‘Canelo says he wants 200 million, but I already did my work’ – David Benavidez moving on, for now…

SAUL ‘Canelo’ Alvarez is at the peak of his powers and has the pick of his opponents. Jaime Munguia (box ticked on Saturday night), Edgar Berlanga, Jermall Charlo and more.

Yet one man’s name is inextricably linked to Canelo. David Benavidez remains the fight fans’ opponent of choice. The one they all want to see him tackle next.

A natural rivalry that has matured and developed from afar. Complementary styles destined to produce fireworks. Described by Mike Tyson as the “Mexican monster”, Benavidez walks forward, chews people up and spits them out.

As he limbers up for a clash with Oleksandr Gvozdyk, the Phoenix finisher is fit, focused and refreshed for his June 15 assignment in a new weight class.

“I feel really good. I’ve spent a long time at the same weight, and now I think it’s the perfect time to do this. I’m training hard, I’m really motivated, it’s a great card and we’re ready for the fight,” said Benavidez as he acclimatises to light-heavyweight, for now…

“I’m growing, I’m getting bigger, doing a bit more weight training. I’m training a lot and I’m ready for this fight. I’ve been training for three months, and I still have a month and a half to go before I’m 100 per cent ready for the fight.”

Moving up to 175 pounds is not the only switch Benavidez has made. Relocating from Seattle to Miami, after buying a house in the area, has led Benavidez to train in a new environment. Legendary gym mates like Guillermo Rigondeaux and Andre Dirrell provide plenty of learning opportunities and assistance during camp.

He’ll need every last ounce of wisdom if King Canelo is to be dislodged from his throne. Regardless of which division it happens in, fighting the Mexican icon remains on top of David’s hit list.

“I was in position for three years, I’m his mandatory. He’s saying he wants 200 million to fight me [or more], but I already did my work,” said a bullish Benavidez.

“He doesn’t want to fight me. There’s nothing I can do. We’re going up in weight. We’ll see what happens later. The fans are calling for this fight. It’s the only fight they all want to see. I hope it can happen in the future, but now I’m focused on the fight I have on the 15th of June.”

LAS VEGAS, NEVADA – MAY 04: Jaime Munguia lands a right against Canelo Alvarez in their super middleweight championship title fight at T-Mobile Arena on May 04, 2024 in Las Vegas, Nevada. (Photo by Christian Petersen/Getty Images)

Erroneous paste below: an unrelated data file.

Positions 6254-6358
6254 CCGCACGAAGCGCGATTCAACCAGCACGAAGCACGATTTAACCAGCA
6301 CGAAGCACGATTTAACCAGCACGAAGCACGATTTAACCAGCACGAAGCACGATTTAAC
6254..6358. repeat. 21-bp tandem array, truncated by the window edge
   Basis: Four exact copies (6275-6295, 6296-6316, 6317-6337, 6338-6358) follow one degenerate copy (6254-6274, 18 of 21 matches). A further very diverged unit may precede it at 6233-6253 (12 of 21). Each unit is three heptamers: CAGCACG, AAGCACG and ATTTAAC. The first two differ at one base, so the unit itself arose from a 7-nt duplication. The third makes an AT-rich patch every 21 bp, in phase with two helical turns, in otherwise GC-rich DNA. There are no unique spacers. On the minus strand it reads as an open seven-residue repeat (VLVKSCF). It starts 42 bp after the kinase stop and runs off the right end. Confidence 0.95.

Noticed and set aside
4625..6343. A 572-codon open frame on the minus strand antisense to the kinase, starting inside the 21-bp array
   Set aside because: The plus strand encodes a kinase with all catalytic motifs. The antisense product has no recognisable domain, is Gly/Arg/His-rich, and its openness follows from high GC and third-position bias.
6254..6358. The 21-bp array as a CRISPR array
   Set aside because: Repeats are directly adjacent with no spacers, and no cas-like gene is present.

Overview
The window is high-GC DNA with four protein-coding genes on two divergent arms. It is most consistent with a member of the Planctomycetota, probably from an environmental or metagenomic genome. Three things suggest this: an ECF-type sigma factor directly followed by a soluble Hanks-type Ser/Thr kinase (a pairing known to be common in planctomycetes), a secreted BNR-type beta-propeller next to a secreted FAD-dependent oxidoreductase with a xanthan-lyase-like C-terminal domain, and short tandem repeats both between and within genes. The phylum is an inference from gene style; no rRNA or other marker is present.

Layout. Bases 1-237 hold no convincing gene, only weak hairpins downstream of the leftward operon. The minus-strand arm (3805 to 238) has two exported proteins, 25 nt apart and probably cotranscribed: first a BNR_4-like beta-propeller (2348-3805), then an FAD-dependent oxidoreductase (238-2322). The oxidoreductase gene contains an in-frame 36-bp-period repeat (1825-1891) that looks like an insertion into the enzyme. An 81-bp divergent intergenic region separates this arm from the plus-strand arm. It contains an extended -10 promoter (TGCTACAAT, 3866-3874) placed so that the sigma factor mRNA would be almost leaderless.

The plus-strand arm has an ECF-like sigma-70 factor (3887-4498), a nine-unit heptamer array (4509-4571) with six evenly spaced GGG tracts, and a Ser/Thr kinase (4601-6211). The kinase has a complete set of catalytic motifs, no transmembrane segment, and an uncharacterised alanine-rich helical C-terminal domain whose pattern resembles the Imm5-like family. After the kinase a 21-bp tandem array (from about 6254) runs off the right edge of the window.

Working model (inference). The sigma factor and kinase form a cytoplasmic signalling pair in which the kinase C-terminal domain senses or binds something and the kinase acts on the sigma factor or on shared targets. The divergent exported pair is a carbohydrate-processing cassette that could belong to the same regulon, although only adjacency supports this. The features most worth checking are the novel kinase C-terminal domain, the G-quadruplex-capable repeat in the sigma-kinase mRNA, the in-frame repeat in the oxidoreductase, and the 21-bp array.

On May 4 in Las Vegas, Benavidez was ringside to once again witness Canelo’s greatness first-hand. Adapting and adjusting, Canelo, 33, dropped the latest pretender, Jaime Munguia, in round four with a sizzling uppercut.

The fight’s trajectory swiftly spun in a different direction. In round 12, Canelo stunned Munguia once more. Rather than stepping in for the kill, Alvarez seemingly stepped off and allowed Jaime to see out the fight and continue his career with a single blemish on the record – on points rather than by stoppage.

Defending all four belts at 168, Canelo has comfortably slotted into super-middleweight after an unsuccessful flirtation with 175. Defeating a faded Sergey Kovalev was one thing.

Returning to the division against Dmitry Bivol showed that size matters and that weight classes exist for a reason. Despite his sizeable frame, perhaps Benavidez would be open to dropping seven pounds to make the super fight happen.

“If they say the fight has been made, I’ll come down, but if not, there’s no reason to come down,” reasoned ‘El Bandera Roja’.

“Well, to be honest, I think it can be made. The only thing we need is for Canelo to decide if he wants the fight. It’s not difficult; everyone wants it, so let’s see what happens.

“I do still think it could happen in September but we’re going to win this fight first [versus Gvozdyk], and let’s see what happens then.”

Canelo stated post-Munguia that a Benavidez clash would come down to cold, hard cash, so David floated the possibility of a crowdfunding venture to get it over the line.

“I was joking, but if that’s what’s needed to make the fight, it has to be made,” grinned Benavidez, who grinds victims down to head and body, just like his modern-day nemesis – in Mexican style.

“Well, I think I represent Mexican fighters. I trade, I like to fight. I think Canelo does the same, so we both have the same style,” he added.

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